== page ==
Entertainment

'I was a dog': Birth of a Nation's Nate Parker addresses rape case controversy

Nate Parker, whose historical biopic The Birth of a Nation will be screening at TIFF and is already receiving critical acclaim, spoke out Friday about a past rape allegation after remaining silent for weeks.

Director, whose acclaimed film will screen at TIFF, tells L.A. audience he didn't understand consent at 19

Nate Parker, seen here Aug. 11 in L.A., spoke out about a past rape claim after staying silent for weeks on the subject. (Willy Sanjuan/Invision/Associated Press)

Nate Parker, whose historical biopic The Birth of a Nation will be screening at TIFF and has already been receiving critical acclaim, spoke out Friday about a past rape allegation after remaining silent for weeks.

"I hurt a lot of women," Parker told an audience following a screening of the film at the Merge Summit in Los Angeles. "That was normal for me, in respect to how I treated them emotionally. I was introduced to sex in a certain way."

The allegation dates back to 1999, when Parker and his roommate Jean Celestin  — who has a story credit on The Birth of a Nation — were charged with raping an 18-year-old student when they were studying at Penn State. Parker was 19 years old at the time.

Parker, whose only commentary on the case before now has been a Facebook post, began speaking about it during a Q&A panel, even though he wasn't asked a direct question about it.

2001 acquittal

The woman said she was unconscious and didn't consent to the sex. Parker testified that he and the woman had previously had sex and Celestin maintained it was consensual.

Parker was acquitted in 2001. Celestin was convicted of sexual assault, but that was later overturned when the woman opted not to testify again for a 2005 retrial. She sued Penn State and was awarded a settlement out of court.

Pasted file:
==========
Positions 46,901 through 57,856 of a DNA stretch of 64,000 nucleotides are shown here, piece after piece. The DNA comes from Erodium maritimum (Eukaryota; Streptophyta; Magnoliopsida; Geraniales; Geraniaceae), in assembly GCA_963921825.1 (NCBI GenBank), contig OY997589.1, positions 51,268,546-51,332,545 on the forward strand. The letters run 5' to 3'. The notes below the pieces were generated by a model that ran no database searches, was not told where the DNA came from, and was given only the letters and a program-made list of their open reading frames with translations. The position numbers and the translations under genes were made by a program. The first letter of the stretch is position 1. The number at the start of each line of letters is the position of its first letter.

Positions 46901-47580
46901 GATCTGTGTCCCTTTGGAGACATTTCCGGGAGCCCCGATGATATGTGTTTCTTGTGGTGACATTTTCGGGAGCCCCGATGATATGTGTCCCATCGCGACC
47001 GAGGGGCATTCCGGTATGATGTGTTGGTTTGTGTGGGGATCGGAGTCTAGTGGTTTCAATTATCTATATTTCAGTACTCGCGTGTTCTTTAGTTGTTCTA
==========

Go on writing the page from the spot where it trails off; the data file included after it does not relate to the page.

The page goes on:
The case came into the spotlight after Variety reported the woman committed suicide at the age of 30 in 2012.

'I'm trying to be better'

"The way I treated women, objectified women — my manhood was defined by how many women I could be with. I was a dog. I was wrong," he said on stage after the screening as the credits for his film rolled behind him.

The Birth of a Nation, which Parker directed, co-wrote, co-produced and stars in, has received rave reviews since its premiere at the Sundance Film Festival and thrust Parker into the spotlight.

Armie Hammer, left, and Nate Parker in a scene from the film The Birth of a Nation, directed by Parker. The movie won two top awards at the Sundance Film Festival, will be screened at TIFF and is getting Academy Award buzz. (Elliot Davis/Sundance Institute via Associated Press)

The film about the 1831 U.S. slave rebellion led by Nat Turner is set to screen at this year's Toronto International Film Festival.

Parker went on to say Friday that he didn't understand the concept of consent as a teenager because he never learned about it.

"That type of male culture, that type of hyper-masculinity where your manhood is determined by how many women you get to say 'yes,' is destructive."

Parker also spoke to Ebony.com at length about the charges following the Q&A.

"I'm a work in progress," he toldEbony in an article published Saturday. "I'm trying to be better."

When asked if he thought about the incident over the last 17 years, he said he "hadn't thought about it at all."

With files from The Associated Press